Did UPE block the way for traditional giants?
Posted Thursday, January 24 2013 at 09:16
Govt vs private schools. The concern follows realisation that majority of pupils who got division 1 and 2 were from private schools.
Nakasero, Kitante, Bat Valley, Shimoni and Buganda Road were some of the government primary schools that any parent wished to take their children to in the 80s and 90s.
However, with the introduction of Universal Primary Education in 1997, many government institutions were put on the programme, hoping to enable children from humble background access education.
Today, overwhelmed by the high pupil enrolment, the performance in the Primary Leaving Examinations has slowly declined, with many parents, who can afford education with the private sector, opting out.
At Nakasero Primary School, out of the 314 candidates last year, only 96 were in Division 1, 200 in Division 2, 10 in Division 3, four in Division 4 while Divisions U and X had three and one pupil respectively.
At Buganda Road, out of the 314 candidates, 202 got Division 2.
Mr David Ssengendo, the head teacher of Nakasero, said his school was not performing as expected because of poor facilitation and high numbers of learners.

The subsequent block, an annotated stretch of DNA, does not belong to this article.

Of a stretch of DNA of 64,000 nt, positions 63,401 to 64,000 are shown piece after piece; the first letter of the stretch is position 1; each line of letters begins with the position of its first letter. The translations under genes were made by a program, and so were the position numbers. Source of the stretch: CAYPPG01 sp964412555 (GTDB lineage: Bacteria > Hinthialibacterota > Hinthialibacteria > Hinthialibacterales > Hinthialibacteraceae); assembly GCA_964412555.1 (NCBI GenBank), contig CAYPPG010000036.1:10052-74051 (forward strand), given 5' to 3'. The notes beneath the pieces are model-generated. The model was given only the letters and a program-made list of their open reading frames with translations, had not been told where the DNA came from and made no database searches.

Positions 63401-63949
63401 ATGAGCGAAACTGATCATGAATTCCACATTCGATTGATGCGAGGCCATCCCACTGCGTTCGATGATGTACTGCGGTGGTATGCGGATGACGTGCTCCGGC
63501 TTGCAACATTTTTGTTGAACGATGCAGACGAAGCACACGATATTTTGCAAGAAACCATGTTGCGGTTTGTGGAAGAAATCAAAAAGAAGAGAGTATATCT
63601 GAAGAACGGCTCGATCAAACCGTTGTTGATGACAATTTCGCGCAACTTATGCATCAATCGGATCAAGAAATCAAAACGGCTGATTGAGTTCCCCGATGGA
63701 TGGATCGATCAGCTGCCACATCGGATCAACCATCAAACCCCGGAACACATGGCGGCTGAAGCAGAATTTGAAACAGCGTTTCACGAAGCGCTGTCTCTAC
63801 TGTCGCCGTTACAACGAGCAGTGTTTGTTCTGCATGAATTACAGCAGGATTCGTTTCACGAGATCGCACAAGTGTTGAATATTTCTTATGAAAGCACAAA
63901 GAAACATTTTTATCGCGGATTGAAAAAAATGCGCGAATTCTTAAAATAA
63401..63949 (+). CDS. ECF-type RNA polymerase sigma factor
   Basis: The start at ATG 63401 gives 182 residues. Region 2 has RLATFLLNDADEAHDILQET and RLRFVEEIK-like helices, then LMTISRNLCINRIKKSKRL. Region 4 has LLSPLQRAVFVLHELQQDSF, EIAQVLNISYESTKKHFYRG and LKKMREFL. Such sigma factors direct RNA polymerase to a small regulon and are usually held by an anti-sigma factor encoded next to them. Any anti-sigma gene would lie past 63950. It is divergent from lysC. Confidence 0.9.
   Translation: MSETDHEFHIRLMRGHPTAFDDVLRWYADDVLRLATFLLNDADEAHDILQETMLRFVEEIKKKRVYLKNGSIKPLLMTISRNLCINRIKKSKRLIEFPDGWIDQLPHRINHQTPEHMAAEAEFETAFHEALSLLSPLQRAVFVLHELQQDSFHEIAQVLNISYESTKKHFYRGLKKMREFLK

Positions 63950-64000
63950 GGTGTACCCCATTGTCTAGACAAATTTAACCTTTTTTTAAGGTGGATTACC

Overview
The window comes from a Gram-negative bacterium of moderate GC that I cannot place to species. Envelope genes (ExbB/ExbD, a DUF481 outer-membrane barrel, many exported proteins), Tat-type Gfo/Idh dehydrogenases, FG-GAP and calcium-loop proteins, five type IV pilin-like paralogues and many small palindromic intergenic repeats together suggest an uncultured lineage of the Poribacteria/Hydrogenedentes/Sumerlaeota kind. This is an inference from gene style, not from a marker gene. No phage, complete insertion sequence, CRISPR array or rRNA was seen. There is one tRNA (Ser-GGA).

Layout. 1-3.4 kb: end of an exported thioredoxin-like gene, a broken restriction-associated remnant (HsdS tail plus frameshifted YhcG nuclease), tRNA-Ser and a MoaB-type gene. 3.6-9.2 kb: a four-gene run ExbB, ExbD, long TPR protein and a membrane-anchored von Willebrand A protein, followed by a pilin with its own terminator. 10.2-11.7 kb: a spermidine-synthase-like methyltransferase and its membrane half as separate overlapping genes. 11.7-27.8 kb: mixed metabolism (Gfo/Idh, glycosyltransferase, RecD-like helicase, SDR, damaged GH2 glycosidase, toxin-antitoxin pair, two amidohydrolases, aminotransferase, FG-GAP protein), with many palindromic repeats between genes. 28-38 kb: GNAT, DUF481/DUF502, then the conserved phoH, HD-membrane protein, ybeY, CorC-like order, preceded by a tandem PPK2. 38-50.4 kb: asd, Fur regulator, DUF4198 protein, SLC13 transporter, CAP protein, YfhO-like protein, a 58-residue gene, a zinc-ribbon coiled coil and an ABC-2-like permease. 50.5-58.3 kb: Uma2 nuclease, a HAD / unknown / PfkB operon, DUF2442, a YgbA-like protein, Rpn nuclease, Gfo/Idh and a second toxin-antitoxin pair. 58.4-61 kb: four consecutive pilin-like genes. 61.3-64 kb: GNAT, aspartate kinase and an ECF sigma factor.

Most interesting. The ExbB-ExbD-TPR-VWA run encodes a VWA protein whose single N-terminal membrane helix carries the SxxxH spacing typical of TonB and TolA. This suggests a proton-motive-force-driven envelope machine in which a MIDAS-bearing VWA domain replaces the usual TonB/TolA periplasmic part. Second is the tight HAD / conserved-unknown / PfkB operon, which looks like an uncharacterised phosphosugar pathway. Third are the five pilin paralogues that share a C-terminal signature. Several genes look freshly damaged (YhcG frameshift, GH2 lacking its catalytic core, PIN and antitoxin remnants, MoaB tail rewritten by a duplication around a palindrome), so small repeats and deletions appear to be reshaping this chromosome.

For Mr Ssengendo, 10 years back, the school had a manageable population, which could permit a teacher to pay extra attention to each pupil. But this has changed over time, with increasing pupils but fewer teachers.
He adds that the level of parent involvement has also reduced.
“The school’s performance was good because it had different circumstances in the 90s. Given the facilitation in schools today, these are good grades,” Mr Ssengendo said.
He appealed to the government to increase the capitation grant to motivate teachers.
As the government celebrates high enrolment, efforts should be taken to ensure that the pupils who leave this level have the necessary skills.
For instance, of the 565, 663 candidates who registered last year, 463, 332 were from UPE schools. This shows 81.9 per cent of candidates under the programme. However, Uneb does not show how the candidates performed under the UPE.
Instead, they indicate that overall, only 10.9 per cent scored Division 1.
Critics like Mr James Tweheyo, the chairperson of the Uganda National Teachers Union, says the situation is worrying and that this in the long run will create divisions in the job market.
“UPE graduates can’t get a professional course and the good paying jobs will be for those who already have,” Mr Tweyeho said.
Mr Richard Ssewakiryanga, the Uwezo country director, says learning in Uganda is still constrained.
“By P3 and P4, many pupils can’t read and write. Looking at the P7 results, where are those who didn’t pass? From which schools? And how can government ensure that the public gets value from its resources?” Mr Ssewakiryanga asked.